On February 10, 2020, nine days before the effective date of SBRA, the debtor filed a small business chapter 11 case.  A creditor immediately objected because the debtor was the owner of three real properties, and its primary activity was the business of owning or operating real estate, making the debtor ineligible for designation as a “small business debtor” under then language of 11 U.S.C. § 101(51D).  Five days after the effective date of SBRA, the debtor filed an amended petition to one under subchapter V.  The court authorized the amendment in light of SBRA’s revision to section 101(51D).  That statute used to say that a debtor whose primary activity is the business of owning or operating real estate is not a “small business debtor,” but now the exception applies to a debtor who operates “single asset real estate.”  Here the debtor owned three separate properties, each leased for third party farming operations, so it was not a single asset real estate debtor.  At the time of the hearing the “small business debtor” designation was correct and the debtor was entitled to amend as of right under FRBP 1009.

In re Body Transit, Inc., No. BR 20-10014 ELF, 2020 WL 1486784 (Bankr. E.D. Pa. Mar. 24, 2020).

Citing the two cases discussed above, the court agreed that the debtor has the right to amend its petition.  Further, it determined that the standard applicable to a creditor’s objection is whether the creditor will be prejudiced by the amendment or whether the amendment is made in bad faith.  Because the objecting creditor did not satisfy its burden of proof, the court overruled the objection and approved the amendment.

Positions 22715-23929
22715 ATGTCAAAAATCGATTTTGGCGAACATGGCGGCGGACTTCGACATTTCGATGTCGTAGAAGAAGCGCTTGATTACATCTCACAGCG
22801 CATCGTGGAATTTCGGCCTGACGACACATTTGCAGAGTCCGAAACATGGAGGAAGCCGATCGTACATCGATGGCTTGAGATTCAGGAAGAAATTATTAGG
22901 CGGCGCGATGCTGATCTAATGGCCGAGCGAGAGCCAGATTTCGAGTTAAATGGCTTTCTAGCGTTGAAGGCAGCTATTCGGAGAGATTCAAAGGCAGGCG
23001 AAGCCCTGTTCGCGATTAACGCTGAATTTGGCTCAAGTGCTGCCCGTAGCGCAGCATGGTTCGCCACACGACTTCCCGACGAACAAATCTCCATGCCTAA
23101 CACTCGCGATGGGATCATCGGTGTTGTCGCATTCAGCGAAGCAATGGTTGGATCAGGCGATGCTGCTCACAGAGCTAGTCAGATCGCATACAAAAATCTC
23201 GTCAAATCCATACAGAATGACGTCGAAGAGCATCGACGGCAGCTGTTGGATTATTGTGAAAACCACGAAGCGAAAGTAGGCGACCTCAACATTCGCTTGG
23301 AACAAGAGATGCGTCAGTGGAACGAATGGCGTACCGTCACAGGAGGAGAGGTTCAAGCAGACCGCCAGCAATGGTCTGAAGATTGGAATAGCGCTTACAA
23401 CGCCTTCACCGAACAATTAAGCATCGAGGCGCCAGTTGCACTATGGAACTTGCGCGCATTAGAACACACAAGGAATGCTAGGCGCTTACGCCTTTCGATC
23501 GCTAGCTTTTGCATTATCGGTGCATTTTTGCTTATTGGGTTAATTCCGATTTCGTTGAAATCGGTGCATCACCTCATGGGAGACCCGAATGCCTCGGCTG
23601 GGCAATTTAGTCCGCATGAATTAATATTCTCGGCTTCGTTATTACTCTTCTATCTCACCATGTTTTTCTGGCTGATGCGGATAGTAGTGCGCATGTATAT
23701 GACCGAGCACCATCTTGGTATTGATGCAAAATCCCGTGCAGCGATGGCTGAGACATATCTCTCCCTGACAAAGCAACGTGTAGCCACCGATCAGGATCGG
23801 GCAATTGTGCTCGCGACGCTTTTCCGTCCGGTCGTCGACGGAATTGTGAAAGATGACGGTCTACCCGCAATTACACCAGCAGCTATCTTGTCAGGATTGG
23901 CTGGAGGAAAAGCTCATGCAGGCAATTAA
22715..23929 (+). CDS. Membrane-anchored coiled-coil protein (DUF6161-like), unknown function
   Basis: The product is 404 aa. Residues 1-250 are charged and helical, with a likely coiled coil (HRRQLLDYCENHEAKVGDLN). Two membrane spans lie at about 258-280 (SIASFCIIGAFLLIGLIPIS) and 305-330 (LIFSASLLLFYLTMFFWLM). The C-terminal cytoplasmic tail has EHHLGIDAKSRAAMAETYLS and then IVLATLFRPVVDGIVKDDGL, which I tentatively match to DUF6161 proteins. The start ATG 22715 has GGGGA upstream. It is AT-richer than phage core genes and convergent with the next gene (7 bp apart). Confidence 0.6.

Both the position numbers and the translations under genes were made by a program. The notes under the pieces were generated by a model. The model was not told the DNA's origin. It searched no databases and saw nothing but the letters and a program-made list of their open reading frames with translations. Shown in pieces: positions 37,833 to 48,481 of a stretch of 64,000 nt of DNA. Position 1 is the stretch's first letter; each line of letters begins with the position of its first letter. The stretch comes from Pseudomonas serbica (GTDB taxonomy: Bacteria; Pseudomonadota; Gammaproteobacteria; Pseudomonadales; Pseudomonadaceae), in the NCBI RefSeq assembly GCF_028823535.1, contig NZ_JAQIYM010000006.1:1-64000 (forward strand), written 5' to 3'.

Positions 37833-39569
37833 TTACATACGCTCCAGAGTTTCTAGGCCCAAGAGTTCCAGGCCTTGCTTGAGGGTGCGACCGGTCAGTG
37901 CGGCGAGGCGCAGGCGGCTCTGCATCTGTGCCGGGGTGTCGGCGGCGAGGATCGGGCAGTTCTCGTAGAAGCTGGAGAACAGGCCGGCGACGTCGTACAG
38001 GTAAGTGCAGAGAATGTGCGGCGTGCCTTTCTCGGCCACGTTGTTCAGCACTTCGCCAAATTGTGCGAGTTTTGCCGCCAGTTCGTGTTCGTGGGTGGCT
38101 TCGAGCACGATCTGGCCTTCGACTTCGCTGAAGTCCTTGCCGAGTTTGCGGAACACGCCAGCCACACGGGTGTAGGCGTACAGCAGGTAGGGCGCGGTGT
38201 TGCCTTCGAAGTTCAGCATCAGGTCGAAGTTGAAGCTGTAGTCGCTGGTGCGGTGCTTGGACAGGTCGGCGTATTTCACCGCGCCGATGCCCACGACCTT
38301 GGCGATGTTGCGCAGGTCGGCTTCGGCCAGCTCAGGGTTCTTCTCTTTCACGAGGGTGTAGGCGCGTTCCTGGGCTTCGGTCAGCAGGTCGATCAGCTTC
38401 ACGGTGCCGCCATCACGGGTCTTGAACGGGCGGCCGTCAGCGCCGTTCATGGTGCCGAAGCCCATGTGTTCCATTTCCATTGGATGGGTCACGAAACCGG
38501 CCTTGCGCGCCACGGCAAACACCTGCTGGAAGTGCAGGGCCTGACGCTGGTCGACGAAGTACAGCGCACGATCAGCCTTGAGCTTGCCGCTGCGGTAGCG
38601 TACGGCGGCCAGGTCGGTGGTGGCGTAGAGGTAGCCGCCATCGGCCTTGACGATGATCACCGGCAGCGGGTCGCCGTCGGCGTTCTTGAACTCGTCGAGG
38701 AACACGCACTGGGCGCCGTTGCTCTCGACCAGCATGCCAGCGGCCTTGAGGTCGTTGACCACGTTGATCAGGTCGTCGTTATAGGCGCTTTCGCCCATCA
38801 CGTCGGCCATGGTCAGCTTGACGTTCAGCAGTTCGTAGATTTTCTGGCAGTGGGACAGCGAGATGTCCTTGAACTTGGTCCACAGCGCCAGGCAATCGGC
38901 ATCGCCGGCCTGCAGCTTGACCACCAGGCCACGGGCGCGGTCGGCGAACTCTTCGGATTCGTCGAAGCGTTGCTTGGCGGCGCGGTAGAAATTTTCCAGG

In re Bello, No. 19-46824, 2020 WL 1503460 (Bankr. E.D. Mich. Mar. 27, 2020).

An individual case was originally filed under chapter 13, then converted to chapter 11 and, finally, after the effective date of SBRA, the debtor amended the petition to one under Subchapter V.  Applying Moore, the court approved the amendment.

Supreme Court Copyright Decision that is Important for Bankruptcy Practitioners

Allen v. Cooper, 589 U.S. ___, 2020 WL 1325815 (2020)

On March 23, 2020, the United States Supreme Court struck down the Copyright Remedy Clarification Act of 1990 (“CRCA”), holding that Congress had no authority under either Article I of the U.S. Constitution or Section 5 of the Fourteenth Amendment to abrogate sovereign immunity for States that infringe on protected copyrights.  Allen v. Cooper, 589 U.S. ___, 2020 WL 1325815 (2020).  To read the full decision, click here.

While the demise of the CRCA may not at first blush appear relevant to bankruptcy practitioners, the Court’s opinion includes a discussion with significant implications for the practice of Bankruptcy law.  Plaintiff in Allen v. Cooper asked the Court to adopt the ruling in Central Virginia Community College v. Katz, 546 U.S. 356 (2006), finding that Congress either had the authority to abrogate state sovereign immunity with regard to copyright claims or that the States waived their sovereign immunity rights as to intellectual property at the time of the plan of the Constitutional Convention.  Namely, Allen asked the Court to hold that the States understood in 1789 that Article I of the Constitution gave Congress the authority to codify uniform laws affecting copyrights and patents, including the authority to bind the States in federal courts as to these laws.